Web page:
March legislative session to tie up
ends from 2007
Article Courtesy of The Sun Sentinel
By Heather Carruthers
Published February 5, 2008
recent op-ed piece from Eli Lehrer of the James Madison Institute
regarding the Legislature's property insurance reform may lead some to
believe it's time to abandon the gains of last year's special session. But
before legislators surrender, many consumer groups would like to suggest
that, rather than going too far, those reforms did not go far enough.
The James Madison Institute is a Tallahassee "think tank" that
provides position papers on behalf of business and the insurance industry.
Conversely, the diverse groups signing this letter represent thousands of
believe the free market should provide the best solution to market
problems. However, our problem in the Florida property insurance market is
that the free market has failed us.
After Andrew, many property insurers fled Florida. The Joint Underwriting
Authority was created to fill the gap and ultimately became Citizens
Property Insurance. Contrary to the Madison Institute's assertion, until
last year Citizens' windstorm rates were mandated to be non-competitive
— at least 20 percent above market. National firms established Florida
spin-off or "PUP" companies to contain losses and maximize
profits for the parent company. Insurers practiced "use and
file," raising rates and billing consumers before rates were
approved. Still, private insurers did not return to Florida.
The reforms of last year brought modest relief to some ratepayers. Some
companies lowered premiums due to the increased availability of
reinsurance from the Florida catastrophe fund. The promise of profits
brought other small insurers into the state cautiously. The state should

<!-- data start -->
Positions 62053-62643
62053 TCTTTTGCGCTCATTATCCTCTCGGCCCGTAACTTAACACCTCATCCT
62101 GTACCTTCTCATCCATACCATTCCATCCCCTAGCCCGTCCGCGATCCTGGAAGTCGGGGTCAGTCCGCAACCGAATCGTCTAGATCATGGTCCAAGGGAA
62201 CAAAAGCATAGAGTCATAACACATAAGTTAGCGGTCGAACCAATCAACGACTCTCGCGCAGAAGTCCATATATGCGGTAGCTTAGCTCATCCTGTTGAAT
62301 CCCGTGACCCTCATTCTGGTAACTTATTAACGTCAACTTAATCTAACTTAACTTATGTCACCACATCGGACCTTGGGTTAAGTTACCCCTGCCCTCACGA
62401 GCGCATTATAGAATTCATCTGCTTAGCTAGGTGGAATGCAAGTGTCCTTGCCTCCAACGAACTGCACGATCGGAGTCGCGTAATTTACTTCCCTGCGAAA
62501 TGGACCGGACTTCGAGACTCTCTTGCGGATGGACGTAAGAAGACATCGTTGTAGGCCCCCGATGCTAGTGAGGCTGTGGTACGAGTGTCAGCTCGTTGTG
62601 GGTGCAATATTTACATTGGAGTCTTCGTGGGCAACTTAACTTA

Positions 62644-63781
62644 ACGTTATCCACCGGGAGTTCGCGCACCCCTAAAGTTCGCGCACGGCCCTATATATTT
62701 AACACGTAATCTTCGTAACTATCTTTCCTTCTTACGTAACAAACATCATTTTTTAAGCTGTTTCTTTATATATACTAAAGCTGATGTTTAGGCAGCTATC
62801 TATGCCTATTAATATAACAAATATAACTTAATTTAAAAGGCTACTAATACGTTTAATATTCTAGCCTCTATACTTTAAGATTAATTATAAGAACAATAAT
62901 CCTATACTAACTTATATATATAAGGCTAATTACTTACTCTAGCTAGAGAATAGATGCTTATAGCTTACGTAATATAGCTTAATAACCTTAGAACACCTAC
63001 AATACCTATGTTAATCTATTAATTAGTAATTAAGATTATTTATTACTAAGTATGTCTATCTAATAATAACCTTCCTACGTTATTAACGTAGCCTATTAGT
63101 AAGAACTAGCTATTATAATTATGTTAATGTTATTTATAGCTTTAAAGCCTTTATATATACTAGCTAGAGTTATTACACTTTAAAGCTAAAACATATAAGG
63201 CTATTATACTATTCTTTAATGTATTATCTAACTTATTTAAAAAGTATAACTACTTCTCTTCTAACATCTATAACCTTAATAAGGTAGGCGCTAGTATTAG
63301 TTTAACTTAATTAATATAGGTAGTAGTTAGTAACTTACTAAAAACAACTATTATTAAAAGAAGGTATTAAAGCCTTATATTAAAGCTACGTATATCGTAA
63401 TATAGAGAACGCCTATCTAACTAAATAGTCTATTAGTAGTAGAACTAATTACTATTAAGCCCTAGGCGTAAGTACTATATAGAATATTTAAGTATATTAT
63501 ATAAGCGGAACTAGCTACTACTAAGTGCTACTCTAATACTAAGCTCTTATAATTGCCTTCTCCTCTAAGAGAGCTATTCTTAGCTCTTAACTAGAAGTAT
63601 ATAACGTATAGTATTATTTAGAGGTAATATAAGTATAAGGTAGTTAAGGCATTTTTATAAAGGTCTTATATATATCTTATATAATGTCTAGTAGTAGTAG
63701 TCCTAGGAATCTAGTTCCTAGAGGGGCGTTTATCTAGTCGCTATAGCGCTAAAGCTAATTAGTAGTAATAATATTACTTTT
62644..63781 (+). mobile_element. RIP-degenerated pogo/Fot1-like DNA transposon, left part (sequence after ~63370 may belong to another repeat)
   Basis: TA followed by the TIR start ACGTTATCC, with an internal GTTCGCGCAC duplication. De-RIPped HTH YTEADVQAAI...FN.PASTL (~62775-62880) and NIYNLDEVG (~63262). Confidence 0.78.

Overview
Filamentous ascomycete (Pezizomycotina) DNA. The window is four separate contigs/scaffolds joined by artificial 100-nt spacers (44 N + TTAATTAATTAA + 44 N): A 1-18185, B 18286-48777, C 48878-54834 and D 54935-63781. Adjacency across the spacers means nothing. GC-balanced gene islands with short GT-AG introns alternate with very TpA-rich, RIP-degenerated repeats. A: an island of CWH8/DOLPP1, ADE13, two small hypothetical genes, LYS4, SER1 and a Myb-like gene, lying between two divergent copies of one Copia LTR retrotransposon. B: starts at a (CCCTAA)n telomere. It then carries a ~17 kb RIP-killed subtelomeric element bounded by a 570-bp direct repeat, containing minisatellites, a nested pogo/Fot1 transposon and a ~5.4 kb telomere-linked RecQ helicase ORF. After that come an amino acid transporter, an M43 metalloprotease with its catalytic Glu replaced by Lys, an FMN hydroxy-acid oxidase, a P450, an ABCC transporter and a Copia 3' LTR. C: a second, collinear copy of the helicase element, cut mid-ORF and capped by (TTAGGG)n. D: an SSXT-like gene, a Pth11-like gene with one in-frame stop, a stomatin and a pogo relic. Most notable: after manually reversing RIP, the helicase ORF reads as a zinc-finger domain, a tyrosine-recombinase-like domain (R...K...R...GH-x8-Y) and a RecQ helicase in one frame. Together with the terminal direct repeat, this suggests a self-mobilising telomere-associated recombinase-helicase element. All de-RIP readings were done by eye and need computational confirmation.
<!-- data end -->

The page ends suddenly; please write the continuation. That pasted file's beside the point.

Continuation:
continue to beef up the cat fund, and could establish a consistent funding
source directly related to windstorms: Earmark the majority of post-storm
sales tax windfall revenues for this purpose.
Those firms that did not lower rates have hidden their counter-intuitive
rate increases behind "black box" models that dilute the benefit
of a more robust cat fund and reinsurance availability, that rely on
five-year storm projections when we have over 50 years of solid hurricane
history, that do not accurately reflect the strength of construction by
region, and that are profoundly opaque to regulators charged with
approving or disapproving those rates. The recent stand-off between
Insurance Commissioner Kevin McCarty and Allstate attests to insurers'
unwillingness to operate transparently.
Two relatively calm years of collecting high premiums without paying
significant claims, an expanded cat fund for better reinsurance
accessibility and lower costs for private reinsurance due to those calm
seasons have not been enough to entice large private insurers back to the
Florida market. The state owes it to consumers to operate Citizens like a
business. Diversifying coverage would allow Citizens to spread its risk
and improve its bottom line. Building reserves and buying reinsurance with
the revenues gained from two quiet years would diminish the potential for
future assessments. In an ideal world, the free market would step in to
provide property insurance that would not bankrupt consumers. Insurers
would expand their book of business to spread their risk. But this is not
an ideal world. The private market has been given ample latitude and
opportunity to fulfill Florida's property insurance needs, and still,
without Citizens, more than a million Florida property owners would be
uninsured. Therefore, when Florida lawmakers begin mulling insurance
legislation for the session that begins on March 4, they ought to consider
proposals to bolster Citizens, strengthen the cat fund, open the black
boxes, make prior rate approval permanent, eliminate arbitration panels
forever, and finish the work begun last year.
Heather Carrruthers is with the Consumers' Coalition on Insurance.